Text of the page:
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Thread: Alabama and Mississippi Celebrate "Confedrate Memorial Day"

  1. #41
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    Owning human beings was never right by any reasonable standards. Those states were new, yes but they were created to be slave states. Those Texans cleared out Mexicans and indigineous peoples to take over that land for the purpose of establishing a slave state. Slavery was illegal in Texas before the Republic of Texas was formed and made it legal. You're attributing victimhood to ethnic cleansing human traffickers and people who benefitted from it.

    So when I go to graveyards around Texas and see the little CSA flags on a few of them, I don't think they should be vandalized or lectured to and called a traitor by some 20 year old woke dweeb who was lucky to not be born in that time. I think it's sad that they had to live through that shit, that they had to die in it, or that they had to live with what they witnessed and die later. They should absolutely be honored in some capacity on Memorial Day.
    You feel sad for the shitty white boys that fought a war to maintain slavery. How about the people they fought on enslave? They could have been southern abolitionists instead. They didn't. They choose to fight on the side of evil.

  2. #42
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    Owning human beings was never right. There's no excuse for not knowing that. Those states were new, yes but they were created to be slave states. Those Texans cleared out Mexicans and indigenous peoples to take over that land for the purpose of establishing a slave state. Slavery was illegal in Texas before the Republic of Texas was formed and made it legal. You're attributing victimhood to ethnic cleansing human traffickers and people who benefited from it.

    So when I go to graveyards around Texas and see the little CSA flags on a few of them, I don't think they should be vandalized or lectured to and called a traitor by some 20 year old woke dweeb who was lucky to not be born in that time. I think it's sad that they had to live through that shit, that they had to die in it, or that they had to live with what they witnessed and die later. They should absolutely be honored in some capacity on Memorial Day.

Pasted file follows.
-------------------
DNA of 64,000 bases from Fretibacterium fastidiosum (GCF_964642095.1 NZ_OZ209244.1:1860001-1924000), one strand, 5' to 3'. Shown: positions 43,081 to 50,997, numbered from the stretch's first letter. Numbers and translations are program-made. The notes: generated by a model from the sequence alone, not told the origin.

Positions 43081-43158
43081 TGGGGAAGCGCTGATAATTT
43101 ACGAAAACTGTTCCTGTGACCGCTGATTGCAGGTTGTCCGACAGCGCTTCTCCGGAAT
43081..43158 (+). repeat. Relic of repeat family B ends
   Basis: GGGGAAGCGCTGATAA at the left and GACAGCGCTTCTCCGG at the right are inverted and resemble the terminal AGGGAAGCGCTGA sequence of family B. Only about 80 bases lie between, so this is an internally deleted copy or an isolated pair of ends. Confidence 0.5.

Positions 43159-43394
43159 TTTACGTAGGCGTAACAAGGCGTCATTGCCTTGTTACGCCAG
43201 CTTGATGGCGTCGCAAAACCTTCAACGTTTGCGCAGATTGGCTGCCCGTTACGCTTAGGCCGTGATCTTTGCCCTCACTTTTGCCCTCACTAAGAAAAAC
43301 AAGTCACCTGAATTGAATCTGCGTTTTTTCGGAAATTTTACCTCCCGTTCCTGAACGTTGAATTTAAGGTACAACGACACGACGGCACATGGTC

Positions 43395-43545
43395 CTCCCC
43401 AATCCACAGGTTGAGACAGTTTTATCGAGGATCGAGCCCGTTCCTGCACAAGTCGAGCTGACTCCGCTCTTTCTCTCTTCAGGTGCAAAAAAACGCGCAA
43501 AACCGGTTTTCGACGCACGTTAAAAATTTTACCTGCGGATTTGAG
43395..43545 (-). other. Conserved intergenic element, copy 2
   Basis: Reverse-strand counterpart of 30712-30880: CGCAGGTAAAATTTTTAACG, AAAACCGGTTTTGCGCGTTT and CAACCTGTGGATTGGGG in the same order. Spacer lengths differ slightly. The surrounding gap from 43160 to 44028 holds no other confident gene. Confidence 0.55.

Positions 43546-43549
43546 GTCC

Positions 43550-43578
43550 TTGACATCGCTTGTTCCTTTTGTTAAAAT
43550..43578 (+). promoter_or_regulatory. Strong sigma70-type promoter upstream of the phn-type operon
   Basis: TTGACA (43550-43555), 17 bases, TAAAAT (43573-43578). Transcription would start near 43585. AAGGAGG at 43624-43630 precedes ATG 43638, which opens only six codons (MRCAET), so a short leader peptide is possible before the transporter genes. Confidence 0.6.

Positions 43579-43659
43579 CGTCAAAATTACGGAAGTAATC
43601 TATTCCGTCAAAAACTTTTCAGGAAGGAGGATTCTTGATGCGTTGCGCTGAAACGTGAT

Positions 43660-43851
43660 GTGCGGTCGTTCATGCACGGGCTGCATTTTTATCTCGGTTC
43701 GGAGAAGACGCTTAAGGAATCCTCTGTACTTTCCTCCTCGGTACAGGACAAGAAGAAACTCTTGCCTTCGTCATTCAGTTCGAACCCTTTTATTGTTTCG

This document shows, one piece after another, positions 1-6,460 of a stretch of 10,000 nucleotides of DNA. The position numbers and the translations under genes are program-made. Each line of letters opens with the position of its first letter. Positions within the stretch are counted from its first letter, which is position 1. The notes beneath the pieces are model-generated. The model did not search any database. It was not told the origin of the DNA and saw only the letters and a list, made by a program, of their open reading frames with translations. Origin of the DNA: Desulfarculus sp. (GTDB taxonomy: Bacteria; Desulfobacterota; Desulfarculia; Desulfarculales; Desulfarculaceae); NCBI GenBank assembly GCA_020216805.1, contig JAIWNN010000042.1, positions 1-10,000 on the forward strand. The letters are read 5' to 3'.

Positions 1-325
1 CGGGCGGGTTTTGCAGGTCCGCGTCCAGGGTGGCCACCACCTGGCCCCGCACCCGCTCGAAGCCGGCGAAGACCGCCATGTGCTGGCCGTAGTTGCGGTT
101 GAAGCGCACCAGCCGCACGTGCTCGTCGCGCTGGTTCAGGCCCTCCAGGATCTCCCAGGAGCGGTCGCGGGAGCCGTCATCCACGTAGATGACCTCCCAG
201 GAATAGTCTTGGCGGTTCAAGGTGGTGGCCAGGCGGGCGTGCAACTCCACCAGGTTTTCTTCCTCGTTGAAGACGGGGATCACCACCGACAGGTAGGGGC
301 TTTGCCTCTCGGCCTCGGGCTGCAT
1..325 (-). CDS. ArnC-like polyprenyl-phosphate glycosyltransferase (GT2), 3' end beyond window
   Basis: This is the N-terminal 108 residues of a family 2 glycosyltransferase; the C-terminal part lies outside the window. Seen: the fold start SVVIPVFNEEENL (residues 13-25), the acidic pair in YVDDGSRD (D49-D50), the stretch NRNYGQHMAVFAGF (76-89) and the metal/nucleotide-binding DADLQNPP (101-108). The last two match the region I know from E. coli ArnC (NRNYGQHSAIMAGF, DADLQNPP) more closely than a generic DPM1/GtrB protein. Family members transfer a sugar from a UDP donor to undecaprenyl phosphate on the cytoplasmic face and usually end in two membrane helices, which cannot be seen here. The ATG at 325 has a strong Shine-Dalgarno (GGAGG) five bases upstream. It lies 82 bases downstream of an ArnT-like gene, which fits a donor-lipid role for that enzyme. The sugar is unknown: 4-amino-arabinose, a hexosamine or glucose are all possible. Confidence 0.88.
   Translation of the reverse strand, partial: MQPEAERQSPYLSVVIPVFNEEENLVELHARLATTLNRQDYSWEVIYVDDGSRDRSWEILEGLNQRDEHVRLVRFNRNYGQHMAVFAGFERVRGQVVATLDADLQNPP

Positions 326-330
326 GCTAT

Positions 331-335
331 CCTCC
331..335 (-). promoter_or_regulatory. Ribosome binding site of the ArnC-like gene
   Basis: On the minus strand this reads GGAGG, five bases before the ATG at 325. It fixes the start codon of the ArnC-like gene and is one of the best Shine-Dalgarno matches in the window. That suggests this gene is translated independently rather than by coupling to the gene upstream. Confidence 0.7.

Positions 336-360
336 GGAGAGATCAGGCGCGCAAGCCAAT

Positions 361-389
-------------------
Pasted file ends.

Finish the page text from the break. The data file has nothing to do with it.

You feel sad for the shitty white boys that fought a war to maintain slavery. How about the people they fought to enslave? They could have been southern abolitionists instead. They didn't. They choose to fight on the side of evil.

  3. #43
    Quote Originally Posted by PhDeac View Post
    That’s generous at best. Part of the enduring narrative about the Civil War is one brother choosing to fight for the South and the other leaving to fight for the Union. People who fought for the South knew what they were fighting for. Southern propaganda didn’t shy away from pro-slavery until after the war was over.

    Either way, let’s remember so poor white Southerns don’t fight wars for the interests of wealthy white people.

    And people don’t get “caught up” in fascism. That’s a politician decision. Is it sometimes made out of ignorance? Sure. But that’s no excuse.
    Did you miss Biff’s point that the majority of CSA soldiers were conscripted and not voluntarily serving?
    Hungry

  4. #44
    Quote Originally Posted by PhDeac View Post
    That’s generous at best. Part of the enduring narrative about the Civil War is one brother choosing to fight for the South and the other leaving to fight for the Union. People who fought for the South knew what they were fighting for. Southern propaganda didn’t shy away from pro-slavery until after the war was over.

    Either way, let’s remember so poor white Southerns don’t fight wars for the interests of wealthy white people.

    And people don’t get “caught up” in fascism. That’s a politician decision. Is it sometimes made out of ignorance? Sure. But that’s no excuse.
    Did you miss Biff’s point that the majority of CSA soldiers were conscripted and not voluntarily serving?
    Hungry

  5. #45
    Quote Originally Posted by PhDeac View Post
    Owning human beings was never right by any reasonable standards. Those states were new, yes but they were created to be slave states. Those Texans cleared out Mexicans and indigineous peoples to take over that land for the purpose of establishing a slave state. Slavery was illegal in Texas before the Republic of Texas was formed and made it legal. You're attributing victimhood to ethnic cleansing human traffickers and people who benefitted from it.